I have the feeling that this book was written to make Kiyosaki money. And that's fine, because that's exactly what the book is about: Kiyosakk makingI have the feeling that this book was written to make Kiyosaki money. And that's fine, because that's exactly what the book is about: Kiyosakk making money. But in the author's own words, I'd rather write the book myself than spend my time criticizing someone else's. Therefore, I'll keep my comments brief.
The messages in this book could have been summarized in a pamphlet. (Or in a board game!) They're good messages, but packaging them into a book is a flimsy ruse.
Buy assets. Don't buy liabilities. Liabilities are for suckers. You should be smarter than that. Taxes are also for suckers. You can write off a lot more than you think. Think about money. Want money. Surround yourself with people who think about and want money.
Those are the main points that come to mind. There were a few more I'm forgetting, but the book takes about an hour to read, so if you're intrigued, you can just go read it yourself.
Lastly, Kiyosaki should have done a better job selecting his co-author. For a millionaire, he ought to be able to choose someone who makes his prose look a lot more impressive than it does here. Either that, or hire a better copy editor. Or both. Couldn't hurt.
This was decidedly not my favorite Bill Bryson book. But then again, maybe I just didn’t read it at the opportune time in my life. I'm a Stranger HereThis was decidedly not my favorite Bill Bryson book. But then again, maybe I just didn’t read it at the opportune time in my life. I'm a Stranger Here Myself was given to me at exactly the right time: just as I was returning to the US after six months in Britain. I happened to read A Walk in the Woods many years later, just at the onset of summer, and fairly close on the heels of Wild. The timing couldn’t have been better.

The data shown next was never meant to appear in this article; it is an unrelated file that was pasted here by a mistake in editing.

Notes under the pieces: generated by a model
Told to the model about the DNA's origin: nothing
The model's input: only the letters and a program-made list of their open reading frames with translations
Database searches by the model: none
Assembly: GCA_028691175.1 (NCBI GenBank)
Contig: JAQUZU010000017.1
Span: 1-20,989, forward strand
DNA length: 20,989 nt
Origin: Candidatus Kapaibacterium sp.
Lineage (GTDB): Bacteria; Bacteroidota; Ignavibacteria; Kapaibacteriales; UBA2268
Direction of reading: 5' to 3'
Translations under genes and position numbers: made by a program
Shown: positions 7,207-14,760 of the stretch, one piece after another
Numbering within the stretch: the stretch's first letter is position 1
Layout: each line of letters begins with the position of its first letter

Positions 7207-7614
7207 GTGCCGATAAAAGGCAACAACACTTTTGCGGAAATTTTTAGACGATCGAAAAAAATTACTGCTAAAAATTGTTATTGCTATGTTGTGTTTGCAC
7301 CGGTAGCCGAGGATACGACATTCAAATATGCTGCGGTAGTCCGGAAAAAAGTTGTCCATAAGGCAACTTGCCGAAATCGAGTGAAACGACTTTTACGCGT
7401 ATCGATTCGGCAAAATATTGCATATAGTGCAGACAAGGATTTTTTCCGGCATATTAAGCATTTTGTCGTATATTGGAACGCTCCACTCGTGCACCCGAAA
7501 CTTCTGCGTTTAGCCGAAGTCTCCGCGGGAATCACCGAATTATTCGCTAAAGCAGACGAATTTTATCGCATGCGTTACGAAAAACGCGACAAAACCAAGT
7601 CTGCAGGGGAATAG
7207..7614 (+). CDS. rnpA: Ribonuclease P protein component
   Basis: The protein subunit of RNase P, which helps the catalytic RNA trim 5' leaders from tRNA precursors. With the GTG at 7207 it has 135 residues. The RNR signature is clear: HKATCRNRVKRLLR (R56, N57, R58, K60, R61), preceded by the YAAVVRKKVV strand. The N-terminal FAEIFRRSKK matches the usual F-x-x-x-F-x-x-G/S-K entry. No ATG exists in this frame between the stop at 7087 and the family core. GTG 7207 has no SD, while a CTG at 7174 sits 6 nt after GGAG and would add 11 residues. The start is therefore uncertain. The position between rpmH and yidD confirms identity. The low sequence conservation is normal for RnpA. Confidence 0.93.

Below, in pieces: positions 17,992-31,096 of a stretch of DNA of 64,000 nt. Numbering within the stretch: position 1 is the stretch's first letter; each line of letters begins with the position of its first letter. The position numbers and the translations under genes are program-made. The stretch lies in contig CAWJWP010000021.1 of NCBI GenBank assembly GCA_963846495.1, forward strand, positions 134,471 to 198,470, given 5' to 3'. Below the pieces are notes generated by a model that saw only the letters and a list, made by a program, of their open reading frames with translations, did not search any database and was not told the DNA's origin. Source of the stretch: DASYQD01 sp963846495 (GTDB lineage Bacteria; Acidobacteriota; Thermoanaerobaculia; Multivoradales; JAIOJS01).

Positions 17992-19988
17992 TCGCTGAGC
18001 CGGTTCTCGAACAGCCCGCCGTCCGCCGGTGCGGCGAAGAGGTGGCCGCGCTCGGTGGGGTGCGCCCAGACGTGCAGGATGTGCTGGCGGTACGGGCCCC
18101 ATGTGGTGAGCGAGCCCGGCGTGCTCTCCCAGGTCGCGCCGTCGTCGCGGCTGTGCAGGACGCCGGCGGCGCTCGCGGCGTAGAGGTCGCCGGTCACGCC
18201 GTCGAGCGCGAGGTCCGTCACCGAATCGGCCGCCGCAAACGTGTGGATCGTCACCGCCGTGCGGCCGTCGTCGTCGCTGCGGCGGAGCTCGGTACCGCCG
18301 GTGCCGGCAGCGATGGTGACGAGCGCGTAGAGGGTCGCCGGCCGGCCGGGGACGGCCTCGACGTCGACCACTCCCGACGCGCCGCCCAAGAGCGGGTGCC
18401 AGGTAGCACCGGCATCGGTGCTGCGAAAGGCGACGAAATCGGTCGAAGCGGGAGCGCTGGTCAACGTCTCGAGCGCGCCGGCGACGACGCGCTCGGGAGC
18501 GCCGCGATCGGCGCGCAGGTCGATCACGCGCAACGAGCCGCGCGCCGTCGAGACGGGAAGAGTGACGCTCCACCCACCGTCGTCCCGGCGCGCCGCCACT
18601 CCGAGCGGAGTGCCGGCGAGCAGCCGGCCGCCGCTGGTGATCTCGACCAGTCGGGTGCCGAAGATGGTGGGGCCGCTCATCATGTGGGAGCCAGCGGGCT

So what I am trying to say is that maybe it’s not so much the book, but my ability to appreciate Bryson’s narration and observations of these particular places at this point in my life. But then again, maybe it’s just the book.
As with all of his books, Neither Here nor There is sprinkled with laugh-out-loud anecdotes—the very reason why I love to read Bryson’s work. Unfortunately, the anecdotes this time have very little to do with the “real time” narrative he is telling; they take place in the past, in other times and places, and are merely spurred on by the experiences he is telling us about in this particular narrative. Therefore, the bulk of the book is not comprised of these anecdotes, but rather of straightforward descriptive travel writing . . . of the sort that, frankly, puts me to sleep. I have a hard time imagining that the places Bryson goes on this particular journey are quite as uninteresting and same-sounding as I perceived them, but I’m betting that without actually traveling there and seeing what he sees for myself, I’ll never actually appreciate any of the descriptions he writes. To me, it all just sounds like a big European mash-up . . . and not the sort I really want to spend my money visiting, either. ...more